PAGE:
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What does a Solderer do?

Dan Cavallari
By
Updated May 17, 2024
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Because soldering is a versatile skill to have, several opportunities — both professional and amateur — exist for a solderer. A solderer is someone who uses a soldering gun or iron to connect metal parts together, such as in electronic components and plumbing applications. Soldering is generally done on smaller parts, such as wires or small capacitors, and on small-sized pipes. The same type of activity done on larger pipes and components is called brazing, but a solderer generally deals with small projects that require a steady hand.

Soldering is done by using a hot soldering iron or gun to apply a metallic material called solder to parts that need to be connected. The solder material is usually made up of 60% lead and 40% tin, which means it has a relatively low melting point. When a solderer connects two metal components using solder, electric currents are allowed to run through the components and the solder.

Because soldering is useful for connecting electrical components, a solderer can find work wherever electrical applications are needed. Computers use several electrical components that necessitate soldering work, so solderers are commonly employed by computer manufacturers. Other electrical component manufacturers, such as television and stereo companies, or personal electronic devices, may require the assistance of a solderer.

Solderers may also find work in the manufacturing and industry trades in other capacities. For example, because many manufacturing plants — such as automobile plants — are partially or fully automated, machines that run on electronics frequently break down and need repair. A solderer may be hired to come in on a sub-contractor basis to repair the electronic connections within a machine.

Computer and electronic repair shops frequently hire people who are proficient in soldering. Due to the frequency with which electronics and computers break down, soldering may be necessary for repairs; however, it is more common to replace components than it is to repair them.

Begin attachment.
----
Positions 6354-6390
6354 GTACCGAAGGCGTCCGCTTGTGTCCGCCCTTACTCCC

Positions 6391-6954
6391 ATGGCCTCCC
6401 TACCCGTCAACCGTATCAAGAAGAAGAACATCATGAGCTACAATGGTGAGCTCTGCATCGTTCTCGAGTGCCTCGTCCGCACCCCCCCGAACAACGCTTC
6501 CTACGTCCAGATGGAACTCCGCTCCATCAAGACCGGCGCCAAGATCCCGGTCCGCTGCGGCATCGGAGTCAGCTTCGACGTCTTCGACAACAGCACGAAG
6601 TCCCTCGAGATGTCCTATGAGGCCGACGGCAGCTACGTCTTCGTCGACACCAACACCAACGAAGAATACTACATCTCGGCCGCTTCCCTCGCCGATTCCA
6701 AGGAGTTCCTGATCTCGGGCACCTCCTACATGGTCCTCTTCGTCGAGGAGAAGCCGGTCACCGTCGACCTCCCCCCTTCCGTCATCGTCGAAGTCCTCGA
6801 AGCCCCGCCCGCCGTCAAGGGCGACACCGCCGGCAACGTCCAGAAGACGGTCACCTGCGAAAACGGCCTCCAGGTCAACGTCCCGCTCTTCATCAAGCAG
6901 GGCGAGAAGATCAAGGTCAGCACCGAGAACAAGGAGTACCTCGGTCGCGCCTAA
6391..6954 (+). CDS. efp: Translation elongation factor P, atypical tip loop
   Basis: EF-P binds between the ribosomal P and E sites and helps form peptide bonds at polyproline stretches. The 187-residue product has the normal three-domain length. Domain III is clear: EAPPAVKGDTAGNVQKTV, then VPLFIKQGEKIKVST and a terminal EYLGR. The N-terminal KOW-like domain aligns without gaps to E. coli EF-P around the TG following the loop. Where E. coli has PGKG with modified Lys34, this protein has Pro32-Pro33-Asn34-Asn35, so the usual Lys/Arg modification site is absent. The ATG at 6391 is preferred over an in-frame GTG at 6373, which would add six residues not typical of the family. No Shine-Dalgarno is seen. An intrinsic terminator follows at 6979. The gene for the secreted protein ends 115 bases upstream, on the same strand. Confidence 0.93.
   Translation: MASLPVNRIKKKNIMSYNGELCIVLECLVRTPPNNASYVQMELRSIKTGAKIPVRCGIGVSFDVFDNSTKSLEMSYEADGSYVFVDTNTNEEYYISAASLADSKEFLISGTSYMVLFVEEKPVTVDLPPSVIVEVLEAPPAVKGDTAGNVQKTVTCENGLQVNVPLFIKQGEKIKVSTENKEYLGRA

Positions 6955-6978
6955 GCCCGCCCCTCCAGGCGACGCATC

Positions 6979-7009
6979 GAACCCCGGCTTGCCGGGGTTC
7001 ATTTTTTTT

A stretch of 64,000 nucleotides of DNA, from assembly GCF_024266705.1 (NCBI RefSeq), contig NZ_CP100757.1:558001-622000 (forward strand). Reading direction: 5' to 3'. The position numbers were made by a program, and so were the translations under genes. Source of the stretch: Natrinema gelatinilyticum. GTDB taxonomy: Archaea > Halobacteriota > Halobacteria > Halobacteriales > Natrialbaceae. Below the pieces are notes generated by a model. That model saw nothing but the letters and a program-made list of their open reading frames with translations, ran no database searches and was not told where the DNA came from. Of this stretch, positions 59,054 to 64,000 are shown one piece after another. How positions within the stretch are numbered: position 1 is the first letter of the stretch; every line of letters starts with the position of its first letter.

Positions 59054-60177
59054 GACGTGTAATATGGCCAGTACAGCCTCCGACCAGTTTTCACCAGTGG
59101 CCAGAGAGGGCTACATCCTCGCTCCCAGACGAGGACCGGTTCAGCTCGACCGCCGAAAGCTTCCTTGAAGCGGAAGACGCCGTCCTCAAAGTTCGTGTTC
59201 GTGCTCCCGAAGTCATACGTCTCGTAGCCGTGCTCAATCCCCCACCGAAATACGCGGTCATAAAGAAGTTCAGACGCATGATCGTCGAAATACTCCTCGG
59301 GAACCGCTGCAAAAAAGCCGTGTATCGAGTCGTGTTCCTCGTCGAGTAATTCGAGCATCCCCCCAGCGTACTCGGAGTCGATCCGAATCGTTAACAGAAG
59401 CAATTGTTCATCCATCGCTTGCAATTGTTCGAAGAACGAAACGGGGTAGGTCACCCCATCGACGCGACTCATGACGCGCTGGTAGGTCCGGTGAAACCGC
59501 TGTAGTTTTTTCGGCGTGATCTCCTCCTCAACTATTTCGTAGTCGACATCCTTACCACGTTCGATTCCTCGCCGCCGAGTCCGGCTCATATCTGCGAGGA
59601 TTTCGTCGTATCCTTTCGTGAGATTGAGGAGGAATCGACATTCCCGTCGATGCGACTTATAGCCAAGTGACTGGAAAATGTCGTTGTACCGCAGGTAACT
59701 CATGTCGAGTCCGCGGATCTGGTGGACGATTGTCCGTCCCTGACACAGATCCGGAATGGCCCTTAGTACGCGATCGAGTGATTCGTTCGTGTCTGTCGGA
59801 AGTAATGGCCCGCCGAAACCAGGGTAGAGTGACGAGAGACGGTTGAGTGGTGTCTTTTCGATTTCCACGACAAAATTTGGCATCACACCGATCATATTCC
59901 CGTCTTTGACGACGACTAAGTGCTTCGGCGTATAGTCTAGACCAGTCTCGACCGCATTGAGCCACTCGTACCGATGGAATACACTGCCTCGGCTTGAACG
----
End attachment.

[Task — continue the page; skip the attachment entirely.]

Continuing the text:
When other materials with higher melting points are used to solder, the process is instead called brazing. Brazing is very useful in plumbing applications, particularly fusing two pipes together using a melted filler material. Brazing cannot be done with a soldering iron or gun. Instead, brazing is done using a torch or welder of some sort, since a soldering iron cannot get hot enough to melt the filler material. Brazing is a bit more complicated process than soldering and generally requires more safety equipment, such as goggles and heat resistant gloves.

WiseGeek is dedicated to providing accurate and trustworthy information. We carefully select reputable sources and employ a rigorous fact-checking process to maintain the highest standards. To learn more about our commitment to accuracy, read our editorial process.
Dan Cavallari
By Dan Cavallari
Dan Cavallari, a talented writer, editor, and project manager, crafts high-quality, engaging, and informative content for various outlets and brands. With a degree in English and certifications in project management, he brings his passion for storytelling and project management expertise to his work, launching and growing successful media projects. His ability to understand and communicate complex topics effectively makes him a valuable asset to any content creation team.
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Dan Cavallari
Dan Cavallari
Dan Cavallari, a talented writer, editor, and project manager, crafts high-quality, engaging, and informative content for various outlets and brands. With a degree in English and certifications in project management, he brings his passion for storytelling and project management expertise to his work, launching and growing successful media projects. His ability to understand and communicate complex topics effectively makes him a valuable asset to any content creation team.
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